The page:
“SheFest facilitates a space for all of us to investigate our own intersectional identities, while connecting with others like us”


It’s International Women’s Day and I am surrounded by women and non-binary people in a large lecture hall waiting for Munroe Bergdorf to appear. She’s late and the crowd is excited – jovial, chatty. A small cheer ripples through the room as an organiser announces: “Munroe is in the building!” 

Munroe speaks to us about gender, identity, feminism, and queerness. At one point during the relaxed Q&A, she exclaims, “I’m so queer on so many levels!”

The account of her life and her activism is simultaneously strong, tender and vulnerable. She reminds us of the fight for her womanhood, of her transness and her blackness. Of the need to include trans people at every level of decision making; of the importance of overhauling our education system, and of the fat, black women at the foundation of the body positivity movement. 

When asked about the women that inspire her, she says: “I just love women that get people’s backs up. Why shouldn’t they? Men do it all the time.” Her words encompass the essence of SheFest: re-education, empowerment, self-acceptance and gender inclusion. 

At a SheFest event called Plates: Women, Food and Community, the feeling is the same. I see women and non-binary people hugging each other and exchanging smiles. I chat with strangers on my table like they are old friends and I am reminded of the importance of bringing like-minded people together, of the power felt when womxn are able to safely dominate a physical space, and of how profoundly moving it is when our experiences are actively centred.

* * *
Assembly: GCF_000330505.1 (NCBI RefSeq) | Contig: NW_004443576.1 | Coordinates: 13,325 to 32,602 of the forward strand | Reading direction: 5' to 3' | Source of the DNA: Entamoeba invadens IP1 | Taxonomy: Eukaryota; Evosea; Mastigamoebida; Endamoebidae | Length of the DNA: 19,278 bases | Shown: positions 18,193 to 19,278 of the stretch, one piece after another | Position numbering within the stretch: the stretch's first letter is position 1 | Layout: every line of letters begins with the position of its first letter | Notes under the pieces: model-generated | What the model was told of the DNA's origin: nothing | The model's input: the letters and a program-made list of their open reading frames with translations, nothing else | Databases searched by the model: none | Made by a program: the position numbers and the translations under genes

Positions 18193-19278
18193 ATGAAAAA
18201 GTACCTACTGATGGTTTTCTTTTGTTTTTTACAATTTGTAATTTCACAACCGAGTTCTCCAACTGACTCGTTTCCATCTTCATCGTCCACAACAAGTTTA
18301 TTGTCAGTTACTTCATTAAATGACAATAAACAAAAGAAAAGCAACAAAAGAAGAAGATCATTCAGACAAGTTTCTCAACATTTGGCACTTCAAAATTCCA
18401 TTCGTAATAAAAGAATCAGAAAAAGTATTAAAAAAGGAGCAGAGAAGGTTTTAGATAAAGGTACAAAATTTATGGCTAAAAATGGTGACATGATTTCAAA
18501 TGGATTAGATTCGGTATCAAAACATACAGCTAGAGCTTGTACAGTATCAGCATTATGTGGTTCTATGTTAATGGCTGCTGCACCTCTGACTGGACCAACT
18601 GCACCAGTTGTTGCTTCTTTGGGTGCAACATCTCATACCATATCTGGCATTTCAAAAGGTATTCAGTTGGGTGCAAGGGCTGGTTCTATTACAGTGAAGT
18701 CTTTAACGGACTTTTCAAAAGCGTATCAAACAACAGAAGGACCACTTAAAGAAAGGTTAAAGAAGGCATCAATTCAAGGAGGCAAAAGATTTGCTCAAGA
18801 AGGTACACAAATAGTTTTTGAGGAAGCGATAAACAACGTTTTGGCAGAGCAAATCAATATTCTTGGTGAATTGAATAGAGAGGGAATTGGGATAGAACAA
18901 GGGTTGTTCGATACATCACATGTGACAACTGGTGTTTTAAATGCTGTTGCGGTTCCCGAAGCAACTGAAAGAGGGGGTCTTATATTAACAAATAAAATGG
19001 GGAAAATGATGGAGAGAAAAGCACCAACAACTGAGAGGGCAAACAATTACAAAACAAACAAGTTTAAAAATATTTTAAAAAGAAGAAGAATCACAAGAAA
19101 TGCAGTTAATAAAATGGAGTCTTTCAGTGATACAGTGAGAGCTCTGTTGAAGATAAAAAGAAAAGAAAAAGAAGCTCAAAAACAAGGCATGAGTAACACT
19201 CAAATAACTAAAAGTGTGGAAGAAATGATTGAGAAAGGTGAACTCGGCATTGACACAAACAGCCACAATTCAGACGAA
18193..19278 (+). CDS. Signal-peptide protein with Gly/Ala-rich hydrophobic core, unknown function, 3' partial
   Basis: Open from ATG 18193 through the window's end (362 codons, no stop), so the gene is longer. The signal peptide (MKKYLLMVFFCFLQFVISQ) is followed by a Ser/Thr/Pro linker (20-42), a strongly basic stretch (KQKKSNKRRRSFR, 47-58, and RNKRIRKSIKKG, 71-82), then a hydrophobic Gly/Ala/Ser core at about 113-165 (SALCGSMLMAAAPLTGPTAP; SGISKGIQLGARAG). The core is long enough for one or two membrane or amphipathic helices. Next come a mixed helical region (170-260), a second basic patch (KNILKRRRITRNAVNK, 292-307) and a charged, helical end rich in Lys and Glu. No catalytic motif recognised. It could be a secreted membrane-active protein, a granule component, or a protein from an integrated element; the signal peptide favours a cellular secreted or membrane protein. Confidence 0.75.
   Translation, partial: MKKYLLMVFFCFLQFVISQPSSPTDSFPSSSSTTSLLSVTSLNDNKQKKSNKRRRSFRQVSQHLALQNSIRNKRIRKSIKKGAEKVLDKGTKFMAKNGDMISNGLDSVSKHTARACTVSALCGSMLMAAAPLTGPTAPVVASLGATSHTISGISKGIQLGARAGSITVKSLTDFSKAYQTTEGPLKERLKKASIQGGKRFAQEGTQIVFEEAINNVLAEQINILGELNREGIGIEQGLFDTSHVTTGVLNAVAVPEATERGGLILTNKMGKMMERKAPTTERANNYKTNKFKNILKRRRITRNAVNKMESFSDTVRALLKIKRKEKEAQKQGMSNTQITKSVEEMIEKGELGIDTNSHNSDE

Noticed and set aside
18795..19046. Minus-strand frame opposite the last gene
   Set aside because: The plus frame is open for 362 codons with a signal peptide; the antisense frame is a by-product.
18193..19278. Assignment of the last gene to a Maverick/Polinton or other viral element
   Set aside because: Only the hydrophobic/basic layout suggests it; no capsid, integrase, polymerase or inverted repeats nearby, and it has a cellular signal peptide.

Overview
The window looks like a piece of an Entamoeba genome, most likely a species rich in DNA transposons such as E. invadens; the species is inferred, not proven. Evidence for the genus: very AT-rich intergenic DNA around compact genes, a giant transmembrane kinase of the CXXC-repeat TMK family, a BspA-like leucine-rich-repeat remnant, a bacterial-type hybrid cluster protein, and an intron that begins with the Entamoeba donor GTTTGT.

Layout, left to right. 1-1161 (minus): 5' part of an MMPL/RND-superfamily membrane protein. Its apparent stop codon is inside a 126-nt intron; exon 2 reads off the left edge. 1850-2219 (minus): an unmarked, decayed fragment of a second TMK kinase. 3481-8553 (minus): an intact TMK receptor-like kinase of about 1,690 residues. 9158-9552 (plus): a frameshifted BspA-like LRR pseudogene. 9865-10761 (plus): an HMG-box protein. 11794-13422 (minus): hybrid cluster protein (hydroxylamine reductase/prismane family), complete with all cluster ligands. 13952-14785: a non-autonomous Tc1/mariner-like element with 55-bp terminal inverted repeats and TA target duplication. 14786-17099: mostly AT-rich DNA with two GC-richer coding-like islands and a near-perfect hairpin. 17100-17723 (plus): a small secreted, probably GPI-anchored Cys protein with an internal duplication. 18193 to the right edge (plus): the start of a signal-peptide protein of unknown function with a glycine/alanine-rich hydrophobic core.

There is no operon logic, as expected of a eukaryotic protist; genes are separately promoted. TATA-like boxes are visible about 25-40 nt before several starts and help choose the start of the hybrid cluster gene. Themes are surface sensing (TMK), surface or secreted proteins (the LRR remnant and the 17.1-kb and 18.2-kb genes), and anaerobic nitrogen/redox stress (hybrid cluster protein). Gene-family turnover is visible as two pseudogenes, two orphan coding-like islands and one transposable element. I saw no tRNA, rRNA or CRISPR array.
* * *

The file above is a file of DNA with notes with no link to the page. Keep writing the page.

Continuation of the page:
Other events, such as the exhibitions and talks led by self-identifying female artists in Rotherham, or the party run by GRL, a Sheffield-based female and non-binary DJ collective, drive home the same messages. Over the course of ten days, SheFest consistently created a space for people like us to feel at home and understood. 

Amber Topaz’s show, one of the last events of SheFest, was titled “The Rude Awakening – Sex, Shame And Liberation,” humorously and informatively exploring the oft-unheard experiences of womanhood in much the same way that Munroe Bergdorf did.

It seems that SheFest facilitated a space for all of us to investigate our intersectional identities whilst simultaneously connecting with others like us and, frankly, it wouldn’t be an exaggeration to say I think it’s time we held a hell of a lot more of these types of events in every city, in every country, across the globe. 

To learn more, click here. And keep an eye out for what’s to come next year – if you’ve not been to a festival like this one before, it’s probably time you did. 

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